New loan plan most likely to succeed

Last week we looked at the President’s newest loan modification initiative, designed to help unemployed borrowers as well as homeowners who find themselves owing more than their house is worth. I believe this program has the greatest chance of success of any attempt at lender involvement to date. Here are some frequently asked questions:

Q: Why did we need another program?

A: Because previous programs did not have the hoped-for results. The administration has targeted "three to four million" homeowners who are having difficulty making loan payments on their principal residences. However, fewer than a quarter million have seen permanent loan modifications from their lenders.

Q: Specifically, who is targeted for help and why?

A: Unemployed homeowners can apply to their lender for a "payment break" of up to six months. If approved, the lender will receive cash incentives from the government for as much as twice what was available under the old program. In addition, current borrowers who are "upside down" on their home loan can apply to have their balances slashed to 96.5 percent of today's market value. In exchange, the new balance will carry a government guarantee of repayment.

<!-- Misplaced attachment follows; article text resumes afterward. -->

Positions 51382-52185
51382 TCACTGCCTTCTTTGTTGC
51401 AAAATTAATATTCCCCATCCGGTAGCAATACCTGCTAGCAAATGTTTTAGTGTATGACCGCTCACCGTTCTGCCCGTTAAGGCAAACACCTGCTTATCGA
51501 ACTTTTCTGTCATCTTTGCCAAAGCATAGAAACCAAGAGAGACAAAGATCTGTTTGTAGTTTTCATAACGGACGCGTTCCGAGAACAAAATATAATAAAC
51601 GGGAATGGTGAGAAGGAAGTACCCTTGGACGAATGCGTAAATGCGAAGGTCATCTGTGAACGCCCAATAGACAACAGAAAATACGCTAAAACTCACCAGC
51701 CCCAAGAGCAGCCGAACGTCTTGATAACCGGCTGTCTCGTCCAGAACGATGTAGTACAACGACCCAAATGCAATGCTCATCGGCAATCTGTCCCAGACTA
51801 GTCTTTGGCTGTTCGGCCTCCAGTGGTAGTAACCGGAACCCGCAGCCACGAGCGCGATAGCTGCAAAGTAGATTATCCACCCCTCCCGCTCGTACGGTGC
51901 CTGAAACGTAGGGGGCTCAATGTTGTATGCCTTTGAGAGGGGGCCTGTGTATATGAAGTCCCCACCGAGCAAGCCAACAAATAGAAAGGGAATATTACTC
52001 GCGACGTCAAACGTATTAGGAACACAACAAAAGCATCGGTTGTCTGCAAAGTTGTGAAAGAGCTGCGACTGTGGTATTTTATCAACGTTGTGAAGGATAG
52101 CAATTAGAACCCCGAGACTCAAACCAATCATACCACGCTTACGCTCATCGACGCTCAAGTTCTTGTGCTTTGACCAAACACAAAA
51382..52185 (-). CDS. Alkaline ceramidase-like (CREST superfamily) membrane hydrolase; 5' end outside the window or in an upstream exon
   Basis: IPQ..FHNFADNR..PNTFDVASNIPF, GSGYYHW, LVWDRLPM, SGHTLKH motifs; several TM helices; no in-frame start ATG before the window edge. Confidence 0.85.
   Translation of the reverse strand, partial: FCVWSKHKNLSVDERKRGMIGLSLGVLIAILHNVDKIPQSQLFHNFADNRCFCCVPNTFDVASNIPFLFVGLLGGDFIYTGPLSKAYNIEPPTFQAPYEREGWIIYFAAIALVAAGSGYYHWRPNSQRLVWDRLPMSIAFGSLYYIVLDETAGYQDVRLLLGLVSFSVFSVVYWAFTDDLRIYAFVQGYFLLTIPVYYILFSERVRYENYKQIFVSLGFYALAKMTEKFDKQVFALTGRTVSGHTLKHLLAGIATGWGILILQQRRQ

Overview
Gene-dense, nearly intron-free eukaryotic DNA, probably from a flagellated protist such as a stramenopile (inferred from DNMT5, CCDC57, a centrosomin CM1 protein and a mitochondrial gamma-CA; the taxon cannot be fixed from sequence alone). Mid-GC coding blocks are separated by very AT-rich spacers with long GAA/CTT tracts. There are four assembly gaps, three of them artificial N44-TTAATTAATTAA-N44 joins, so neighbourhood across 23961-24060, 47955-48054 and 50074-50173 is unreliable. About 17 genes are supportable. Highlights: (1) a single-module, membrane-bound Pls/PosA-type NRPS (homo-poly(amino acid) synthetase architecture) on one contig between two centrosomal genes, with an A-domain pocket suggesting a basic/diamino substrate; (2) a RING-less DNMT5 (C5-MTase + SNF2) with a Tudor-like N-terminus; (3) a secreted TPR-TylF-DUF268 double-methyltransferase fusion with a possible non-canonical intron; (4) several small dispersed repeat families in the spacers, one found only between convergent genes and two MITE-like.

Q: How is this initiative different?

A: The voluntary balance reduction plan is a radical departure from past initiatives.

Q: Why is that important?

A: In the past, lenders never considered steps such as voluntarily cutting loan balances. But no one foresaw the new wave of failed loans caused by falling values. It is hoped that lenders will conclude that lowering loan balances may be the best way to stem the tide of foreclosures.

Q: Will this new initiative be successful?

A: The question is whether lenders will choose to participate and to what degree. Until employment numbers improve and the economy sees sustainable recovery, loan losses are likely to continue.

John Adams is an author, broadcaster and investor. He answers real estate questions on WGKA (920 AM) every Saturday at noon. For more real estate information or to make a comment, visit

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